In his biography of Joyce, Richard Ellmann recounts an evening in 1904 when Joyce read from his manuscript of poems, titled Chamber Music: “Gogarty . . . brought Joyce to visit Jenny, an easy-going widow, and while they all drank porter Joyce read out his poems, which he carried with him in a large packet . . . The widow was pleased enough by this entertainment, but had to interrupt to withdraw behind a screen to a chamber pot. As the two men listened, Gogarty cried out, ‘There’s a critic for you!’ “ (JJ 154). This pun on chamber music culminates in Ulysses, where the symbolic relationship between poetic composition and urination is a recurrent motif. This essay contributes to the discussion of Joyce’s prosody,1 as well as to the theme of digestion and excretion as metaphor for the artistic process, the most comprehensive study of which is Lindsey Tucker’s Stephen and Bloom at Life’s Feast: Alimentary Symbolism and the Creative Process in James Joyce’s “Ulysses.” If, in Joyce’s own words, Ulysses is an “epic of the human body,”2 we should read it as the epic of two separate human bodies, Stephen’s and Bloom’s, while noticing how Joyce develops the urination motif to compose these characters’ own unique poems. A closer analysis of urination in the lives of both Bloom and Stephen will further illuminate how this father and son pair present contrasting, yet complementary, categories of artistic expression.
In his article “‘Goddinpotty’: James Joyce and the Language of Excrement,” Vincent J. Cheng illustrates that throughout A Portrait, Stephen associates defecation with sin, an association that carries over into another [End Page 297] kind of output, namely poetic. After citing details from Father Arnall’s hell-fire sermon and the language of the confessional, Cheng writes: “Elimination, for Stephen, is associated with sin, corruption, and self-revelation: the body would speak and write the text of Stephen’s sexual guilt. And since language becomes a sort of verbal ex-pression and elimination, Stephen—as a poet—finds himself unable to speak, unable to write, to produce—artistically blocked.”3 Stephen’s creativity seems to flow somewhat more easily in Ulysses, where, early on, we see Stephen pausing to piss on the beach:
In long lassoes from the Cock lake the water flowed full, covering greengoldenly lagoons of sand, rising, flowing. My ashplant will float away. I shall wait. No, they will pass on, passing chafing against the low rocks, swirling, passing. Better get this job over quick. Listen: a fourworded wavespeech: seesoo, hrss, rsseeiss, ooos. Vehement breath of waters amid seasnakes, rearing horses, rocks. In cups of rocks it slops: flop, slop, slap: bounded in barrels. And, spent, its speech ceases. It flows purling, widely flowing, floating foampool, flower unfurling.(3.453–60)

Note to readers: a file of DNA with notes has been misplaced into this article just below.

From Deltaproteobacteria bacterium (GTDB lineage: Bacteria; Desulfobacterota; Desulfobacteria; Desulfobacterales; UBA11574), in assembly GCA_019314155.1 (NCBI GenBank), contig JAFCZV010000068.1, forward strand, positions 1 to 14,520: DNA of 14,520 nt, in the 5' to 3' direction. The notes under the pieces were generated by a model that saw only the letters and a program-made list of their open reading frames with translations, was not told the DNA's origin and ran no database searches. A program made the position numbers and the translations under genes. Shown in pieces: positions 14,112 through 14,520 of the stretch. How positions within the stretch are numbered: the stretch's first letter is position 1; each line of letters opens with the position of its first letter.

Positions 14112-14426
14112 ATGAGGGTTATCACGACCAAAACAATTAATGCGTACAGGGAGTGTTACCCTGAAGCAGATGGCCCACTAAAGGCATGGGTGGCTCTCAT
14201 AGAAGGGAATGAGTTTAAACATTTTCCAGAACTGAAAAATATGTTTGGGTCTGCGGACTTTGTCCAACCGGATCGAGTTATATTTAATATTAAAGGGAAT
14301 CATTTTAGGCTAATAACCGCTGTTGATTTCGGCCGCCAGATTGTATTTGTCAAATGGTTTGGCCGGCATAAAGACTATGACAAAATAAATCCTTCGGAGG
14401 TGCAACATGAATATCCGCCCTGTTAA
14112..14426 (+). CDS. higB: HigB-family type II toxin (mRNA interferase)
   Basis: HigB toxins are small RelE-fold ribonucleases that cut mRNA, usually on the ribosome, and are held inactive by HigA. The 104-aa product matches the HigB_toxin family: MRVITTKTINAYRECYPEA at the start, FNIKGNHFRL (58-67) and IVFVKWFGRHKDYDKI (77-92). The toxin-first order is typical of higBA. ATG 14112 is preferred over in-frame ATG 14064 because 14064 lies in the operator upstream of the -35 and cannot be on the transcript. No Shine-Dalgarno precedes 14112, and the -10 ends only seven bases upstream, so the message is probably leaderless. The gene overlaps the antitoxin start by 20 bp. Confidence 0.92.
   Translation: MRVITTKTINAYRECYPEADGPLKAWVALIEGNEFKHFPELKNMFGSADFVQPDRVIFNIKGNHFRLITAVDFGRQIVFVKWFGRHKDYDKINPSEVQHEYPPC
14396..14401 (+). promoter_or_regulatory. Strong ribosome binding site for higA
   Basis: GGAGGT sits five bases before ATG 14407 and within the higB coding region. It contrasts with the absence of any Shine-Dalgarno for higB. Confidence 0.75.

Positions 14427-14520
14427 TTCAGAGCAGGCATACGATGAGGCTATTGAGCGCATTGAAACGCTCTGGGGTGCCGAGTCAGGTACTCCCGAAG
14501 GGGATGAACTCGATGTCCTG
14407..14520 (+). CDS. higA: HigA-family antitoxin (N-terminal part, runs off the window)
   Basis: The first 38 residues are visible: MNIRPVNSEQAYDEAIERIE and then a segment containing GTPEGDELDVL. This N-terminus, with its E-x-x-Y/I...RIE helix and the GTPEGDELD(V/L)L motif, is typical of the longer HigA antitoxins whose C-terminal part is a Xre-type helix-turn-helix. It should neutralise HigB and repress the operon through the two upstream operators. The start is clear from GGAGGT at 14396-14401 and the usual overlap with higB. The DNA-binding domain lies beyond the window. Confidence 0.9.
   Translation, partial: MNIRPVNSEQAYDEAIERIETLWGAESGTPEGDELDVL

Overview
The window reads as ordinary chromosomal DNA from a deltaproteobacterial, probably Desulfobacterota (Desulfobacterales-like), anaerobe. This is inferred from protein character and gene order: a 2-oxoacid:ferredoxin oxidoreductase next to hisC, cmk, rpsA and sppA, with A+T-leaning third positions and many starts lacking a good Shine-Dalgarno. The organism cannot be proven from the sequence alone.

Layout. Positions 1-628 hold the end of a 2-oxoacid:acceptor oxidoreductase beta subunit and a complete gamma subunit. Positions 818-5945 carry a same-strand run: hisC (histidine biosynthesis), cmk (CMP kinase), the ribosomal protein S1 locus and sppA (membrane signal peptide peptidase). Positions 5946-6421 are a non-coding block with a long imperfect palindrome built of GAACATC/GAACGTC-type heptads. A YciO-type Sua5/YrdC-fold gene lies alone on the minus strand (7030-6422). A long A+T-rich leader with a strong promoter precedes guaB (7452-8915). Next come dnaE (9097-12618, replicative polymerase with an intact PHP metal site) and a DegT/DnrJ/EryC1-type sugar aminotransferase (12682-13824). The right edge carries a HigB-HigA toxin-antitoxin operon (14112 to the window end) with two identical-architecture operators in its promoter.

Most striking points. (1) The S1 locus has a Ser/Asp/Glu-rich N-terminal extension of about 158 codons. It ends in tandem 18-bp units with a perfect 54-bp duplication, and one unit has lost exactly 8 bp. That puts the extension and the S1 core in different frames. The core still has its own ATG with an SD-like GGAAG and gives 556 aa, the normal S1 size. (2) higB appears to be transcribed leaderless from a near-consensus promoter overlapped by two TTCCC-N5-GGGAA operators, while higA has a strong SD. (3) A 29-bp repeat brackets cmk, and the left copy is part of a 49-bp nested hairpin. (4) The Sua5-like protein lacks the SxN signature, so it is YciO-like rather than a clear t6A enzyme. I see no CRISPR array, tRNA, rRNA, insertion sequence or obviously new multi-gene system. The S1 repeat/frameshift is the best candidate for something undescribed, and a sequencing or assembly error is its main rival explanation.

Ruth von Phul suggests that Stephen’s “Proteus” micturition “is Joyce’s sardonic representation of Chamber Music, a confessional purgation concealed by dainty devices and a melodious cover language.”4 That Joyce was poking fun at himself with this passage is certainly plausible, but the term “confessional purgation” has other important ramifications for Stephen. The “Uncle Charles principle” might suggest that we view this passage as the language of the urine itself. However, considering that we are far from the nightmare fantasies of “Circe,” where objects like soap and buttons literally speak, and far from the nameless narrators of subsequent chapters like “Cyclops,” the words describing the sounds of the urine must be Stephen’s own thoughts. They are best defined as an onomatopoeic poem of Stephen’s own creation, arguably and ironically more beautiful than the vampire poem fragment Stephen drafts just moments before relieving himself (again, poetry and urine come as a pair), and more successful than the villanelle he composed in Portrait.
The primary device of this onomatopoeic verse is alliteration, with an overwhelming recurrence of “s” sounds (39 in total). It is helpful to read this passage as a kind of prose poem, acoustically unified by alliteration and onomatopoeia rather than meter, and quite different from the formal [End Page 298] poetry of Yeats...